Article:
It is evident that no detail has been overlooked with these instruments. Both the thumb rest and thumb hook are constructed of brass to aid in the resonance of the instrument. The right-hand thumb hook is constructed with small bumps that limit contact with the main tube, ensuring more resonance. Even the strap ring has been designed with a purpose. It is thicker than others on the market and appears to be made of nickel-silver for added strength and durability.
The trademark double bracing on the low C and B key is present on the WO10. However, there is a new adjustable vibration-damping bar that not only stabilizes the right-hand F# key, it also eliminates sympathetic vibrations. Something I found refreshingly different was the design of the front forked F key. I not only liked the swan-shaped ergonomic design of the key, but also the fact that it can be independently adjusted to allow for the ideal operation.
I know people love to have clear definitions and that when you fail to provide them it hurts your argument. I have heard some say that the sound of the Yanagisawa is somewhere between a Yamaha and a Selmer. I could see where someone might interpret it that way. These saxophones have a response that is similar to the Yamaha instruments, but the tone color is uniquely Yanagisawa. For me, the alto saxophone and soprano saxophones gave me everything that I have been looking for in a saxophone. I found them to have a quick response and a colorful tone that was both centered and flexible. The sound was naturally larger and warmer than my Mark VI, but with a center.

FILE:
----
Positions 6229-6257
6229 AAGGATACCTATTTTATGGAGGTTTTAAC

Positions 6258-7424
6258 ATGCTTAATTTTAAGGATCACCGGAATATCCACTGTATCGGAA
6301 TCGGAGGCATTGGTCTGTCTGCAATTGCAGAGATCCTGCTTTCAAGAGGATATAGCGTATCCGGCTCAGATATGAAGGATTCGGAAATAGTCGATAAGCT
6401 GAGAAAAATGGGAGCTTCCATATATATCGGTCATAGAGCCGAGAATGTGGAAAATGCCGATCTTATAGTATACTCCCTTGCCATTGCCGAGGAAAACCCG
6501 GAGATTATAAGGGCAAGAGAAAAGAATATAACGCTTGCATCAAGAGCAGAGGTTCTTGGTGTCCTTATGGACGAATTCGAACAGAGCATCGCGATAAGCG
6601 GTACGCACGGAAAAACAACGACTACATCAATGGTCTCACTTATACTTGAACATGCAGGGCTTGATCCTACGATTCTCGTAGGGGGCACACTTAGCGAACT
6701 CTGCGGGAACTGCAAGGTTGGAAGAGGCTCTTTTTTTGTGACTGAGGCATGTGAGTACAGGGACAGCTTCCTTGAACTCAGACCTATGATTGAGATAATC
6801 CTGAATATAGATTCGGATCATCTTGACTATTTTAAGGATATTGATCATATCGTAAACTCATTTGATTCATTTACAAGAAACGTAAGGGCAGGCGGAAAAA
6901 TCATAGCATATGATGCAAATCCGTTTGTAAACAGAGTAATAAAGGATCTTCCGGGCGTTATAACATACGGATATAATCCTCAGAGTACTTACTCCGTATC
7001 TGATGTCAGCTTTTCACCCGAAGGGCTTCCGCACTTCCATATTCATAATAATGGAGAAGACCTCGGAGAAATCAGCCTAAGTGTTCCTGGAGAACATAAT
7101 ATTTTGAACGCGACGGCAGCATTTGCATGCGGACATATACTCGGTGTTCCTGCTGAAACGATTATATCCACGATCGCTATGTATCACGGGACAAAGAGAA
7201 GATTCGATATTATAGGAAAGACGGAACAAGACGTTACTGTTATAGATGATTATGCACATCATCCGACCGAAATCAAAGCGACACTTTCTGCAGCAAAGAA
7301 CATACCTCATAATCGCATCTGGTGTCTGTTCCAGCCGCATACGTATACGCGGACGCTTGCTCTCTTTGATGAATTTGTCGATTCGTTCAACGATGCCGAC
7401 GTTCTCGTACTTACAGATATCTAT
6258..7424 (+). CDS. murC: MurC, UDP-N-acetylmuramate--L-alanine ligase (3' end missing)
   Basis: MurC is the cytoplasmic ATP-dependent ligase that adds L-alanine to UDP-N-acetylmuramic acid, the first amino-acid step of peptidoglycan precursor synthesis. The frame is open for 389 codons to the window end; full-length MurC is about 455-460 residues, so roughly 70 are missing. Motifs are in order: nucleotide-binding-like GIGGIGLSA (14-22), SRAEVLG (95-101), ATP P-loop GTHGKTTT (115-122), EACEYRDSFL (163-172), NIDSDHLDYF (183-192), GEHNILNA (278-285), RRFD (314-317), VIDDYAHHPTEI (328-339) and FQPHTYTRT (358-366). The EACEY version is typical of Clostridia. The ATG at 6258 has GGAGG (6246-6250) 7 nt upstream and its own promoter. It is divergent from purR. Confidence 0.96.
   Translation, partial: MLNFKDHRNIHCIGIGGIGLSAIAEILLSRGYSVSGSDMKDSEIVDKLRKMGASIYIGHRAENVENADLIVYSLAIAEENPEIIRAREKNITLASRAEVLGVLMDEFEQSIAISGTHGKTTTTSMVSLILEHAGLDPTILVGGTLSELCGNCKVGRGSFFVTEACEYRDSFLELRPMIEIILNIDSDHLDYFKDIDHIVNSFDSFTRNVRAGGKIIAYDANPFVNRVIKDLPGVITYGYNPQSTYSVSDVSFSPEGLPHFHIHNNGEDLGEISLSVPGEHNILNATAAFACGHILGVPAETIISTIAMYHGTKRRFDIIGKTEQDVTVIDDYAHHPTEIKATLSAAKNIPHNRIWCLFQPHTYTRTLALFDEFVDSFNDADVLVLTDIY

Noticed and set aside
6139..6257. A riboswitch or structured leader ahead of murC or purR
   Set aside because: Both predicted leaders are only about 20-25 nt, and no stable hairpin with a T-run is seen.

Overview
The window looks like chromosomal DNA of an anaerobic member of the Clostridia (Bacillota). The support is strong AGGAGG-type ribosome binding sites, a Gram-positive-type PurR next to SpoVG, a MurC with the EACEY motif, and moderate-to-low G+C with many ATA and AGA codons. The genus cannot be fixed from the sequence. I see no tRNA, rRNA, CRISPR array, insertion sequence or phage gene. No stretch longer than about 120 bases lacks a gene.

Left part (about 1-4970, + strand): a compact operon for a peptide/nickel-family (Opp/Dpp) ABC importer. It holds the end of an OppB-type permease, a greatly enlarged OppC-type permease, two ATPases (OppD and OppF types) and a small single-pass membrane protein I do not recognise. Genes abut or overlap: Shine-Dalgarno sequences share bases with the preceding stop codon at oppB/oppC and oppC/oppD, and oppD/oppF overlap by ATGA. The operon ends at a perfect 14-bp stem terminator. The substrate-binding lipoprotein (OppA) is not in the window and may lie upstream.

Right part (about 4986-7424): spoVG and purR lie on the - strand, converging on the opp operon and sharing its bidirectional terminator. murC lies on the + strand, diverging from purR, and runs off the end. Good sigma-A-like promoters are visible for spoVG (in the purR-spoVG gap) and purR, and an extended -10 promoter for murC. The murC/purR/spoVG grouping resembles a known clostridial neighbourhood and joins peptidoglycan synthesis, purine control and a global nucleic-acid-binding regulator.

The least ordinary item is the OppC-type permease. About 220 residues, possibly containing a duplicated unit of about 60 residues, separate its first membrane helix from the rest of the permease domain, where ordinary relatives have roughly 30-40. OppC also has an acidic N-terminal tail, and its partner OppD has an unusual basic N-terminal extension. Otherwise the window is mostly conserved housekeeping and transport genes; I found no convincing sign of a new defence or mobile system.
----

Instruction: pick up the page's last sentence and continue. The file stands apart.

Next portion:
Yanagisawa produces a variety of professional models including those with and without full ribbing (added brace plates found on modern saxophones), and in a variety of alloys. My test model was the WO10, which is fully ribbed and in lacquered brass. I had the opportunity to play other models, including bronze and silver variations, during a visit to the Conn-Selmer factory this past October. I have to say that I was able to move from one model to the next without losing the character, response, and tone color that identified them as Yanagisawa saxophones. The various alloys produced different colors but didn’t dramatically affect the response or resistance.
In fact, I was able to swap necks from other models and experience no change of pitch or response. I enjoyed the warmth and color of the lacquered model WO10, but I also liked the same model when paired with a silver neck. This consistency of product allows the player to own different necks without sacrificing pitch, response, and feel. It was quite impressive to experience the consistency of these fine instruments.
I had the opportunity to play soprano, alto, and tenor versions of the WO10 and found them remarkably consistent between the voices. Long recognized for making excellent sopranos, I am happy to report that they have not only maintained their high standard but have taken it to another level with the WO10. I was able to play the WO10 against a 901 model and felt the response and ease between the registers was cleaner and more brilliant in the WO10. The WO10 was the first soprano that I have played where I actually enjoyed the curved neck better than the straight. Both necks were equally responsive and in tune, offering slight changes in tone color.